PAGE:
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Molecular control of DNA replication timing in mammalian cells

Periodic Reporting for period 3 - RepTime (Molecular control of DNA replication timing in mammalian cells)

Reporting period: 2020-10-01 to 2022-03-31

DNA replication is the essential process that allows the transmission of the genetic information through the cell generations. DNA replication starts from sites of the genome called origins of replication, that are not activated all at once, but follow a temporal order called the DNA replication-timing program. Why are not all the origins of replication activated at once? What is the biological role of the replication-timing program? This program is cell-type specific, dynamically regulated during embryonic development and cell fate determination, and highly conserved among similar species, suggesting a fundamental role. Attempts to increase artificially the number of origins activated at once induces DNA replication stress and the DNA damage response. In agreement with these observations, the only alterations of the DNA replication timing program known to be compatible with life are correlated with cancer. However, very little is known about the molecular machinery that controls the order of activation of the origins of replication and the exact biological role of the DNA replication timing program is still unknown. Moreover, in mammalian cells, even the location of the active origins of replication and the principle guiding their distribution are still unclear. In my proposal I address different aspects of the regulation of DNA replication timing.
1. I propose a novel approach to map the origins of replication (WP1 and 2);
2. I investigate the role of the nuclear periphery in instructing late replication (WP3, 4 and 5);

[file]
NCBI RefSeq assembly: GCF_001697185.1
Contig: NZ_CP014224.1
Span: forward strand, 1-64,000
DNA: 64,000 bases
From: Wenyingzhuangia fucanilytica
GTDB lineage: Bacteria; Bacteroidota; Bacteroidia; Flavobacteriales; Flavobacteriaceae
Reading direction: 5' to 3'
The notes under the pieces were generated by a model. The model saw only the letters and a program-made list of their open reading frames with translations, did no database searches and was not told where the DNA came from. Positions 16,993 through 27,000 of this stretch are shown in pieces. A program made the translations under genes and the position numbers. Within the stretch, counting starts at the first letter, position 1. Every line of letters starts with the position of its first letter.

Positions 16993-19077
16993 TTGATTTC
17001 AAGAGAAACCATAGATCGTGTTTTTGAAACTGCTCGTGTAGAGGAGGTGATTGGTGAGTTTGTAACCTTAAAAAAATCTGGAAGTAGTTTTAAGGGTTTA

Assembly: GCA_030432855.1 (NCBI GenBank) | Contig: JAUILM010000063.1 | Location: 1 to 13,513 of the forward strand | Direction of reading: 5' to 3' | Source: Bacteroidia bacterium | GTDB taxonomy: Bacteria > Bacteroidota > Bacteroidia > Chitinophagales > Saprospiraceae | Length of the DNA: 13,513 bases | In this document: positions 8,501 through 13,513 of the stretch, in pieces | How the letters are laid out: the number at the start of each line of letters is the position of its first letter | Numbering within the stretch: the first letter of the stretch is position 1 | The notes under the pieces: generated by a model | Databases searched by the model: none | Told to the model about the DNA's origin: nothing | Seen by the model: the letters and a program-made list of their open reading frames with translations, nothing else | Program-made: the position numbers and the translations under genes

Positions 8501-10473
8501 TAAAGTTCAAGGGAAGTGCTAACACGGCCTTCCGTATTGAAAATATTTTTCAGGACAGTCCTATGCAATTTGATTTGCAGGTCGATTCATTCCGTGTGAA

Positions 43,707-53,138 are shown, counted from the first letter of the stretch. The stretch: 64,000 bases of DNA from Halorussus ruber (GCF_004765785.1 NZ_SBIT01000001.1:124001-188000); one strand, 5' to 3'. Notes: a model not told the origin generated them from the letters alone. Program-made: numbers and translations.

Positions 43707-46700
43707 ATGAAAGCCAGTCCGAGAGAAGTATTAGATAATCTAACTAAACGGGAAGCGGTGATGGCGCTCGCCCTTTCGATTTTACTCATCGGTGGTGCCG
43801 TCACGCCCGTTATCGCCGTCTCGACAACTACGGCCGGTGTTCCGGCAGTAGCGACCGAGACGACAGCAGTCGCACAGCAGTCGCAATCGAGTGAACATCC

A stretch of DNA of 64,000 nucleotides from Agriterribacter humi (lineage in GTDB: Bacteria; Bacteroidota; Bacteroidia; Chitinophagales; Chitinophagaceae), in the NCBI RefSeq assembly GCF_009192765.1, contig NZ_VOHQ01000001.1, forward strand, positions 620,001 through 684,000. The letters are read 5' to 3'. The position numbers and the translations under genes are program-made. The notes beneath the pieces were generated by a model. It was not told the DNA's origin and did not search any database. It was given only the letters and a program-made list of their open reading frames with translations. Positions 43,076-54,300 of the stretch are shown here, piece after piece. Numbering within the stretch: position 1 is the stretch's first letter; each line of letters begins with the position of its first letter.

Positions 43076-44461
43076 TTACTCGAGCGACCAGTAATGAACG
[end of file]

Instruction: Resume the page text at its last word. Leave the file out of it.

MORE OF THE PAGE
3. I dissect the molecular mechanism by which RIF1, the only protein known to regulate replication timing genome-wide, works (WP6 and 7).
4. I use the process of X inactivation as a model biological process to understand the biological role of the replication-timing program (WP8).

DNA replication is a defining feature of life. Mistakes during DNA replication are incompatible with organismal development, can induce mutagenesis or activate the DNA damage response, inducing senescence. Ultimately, all these consequences together link problems during DNA replication control to cell transformation or the genesis of neurological developmental disorders.
The understanding of the basic molecular principles controlling DNA replication timing is therefore of value both for the scientific community, to increase our comprehension of the basic rules of life, and to the general public. In the long term, the knowledge of the molecular process guiding DNA replication timing has the potential to lead to novel diagnostic or therapeutic tools.
Work performed from the beginning of the project to the end of the period covered by the report and main results achieved so far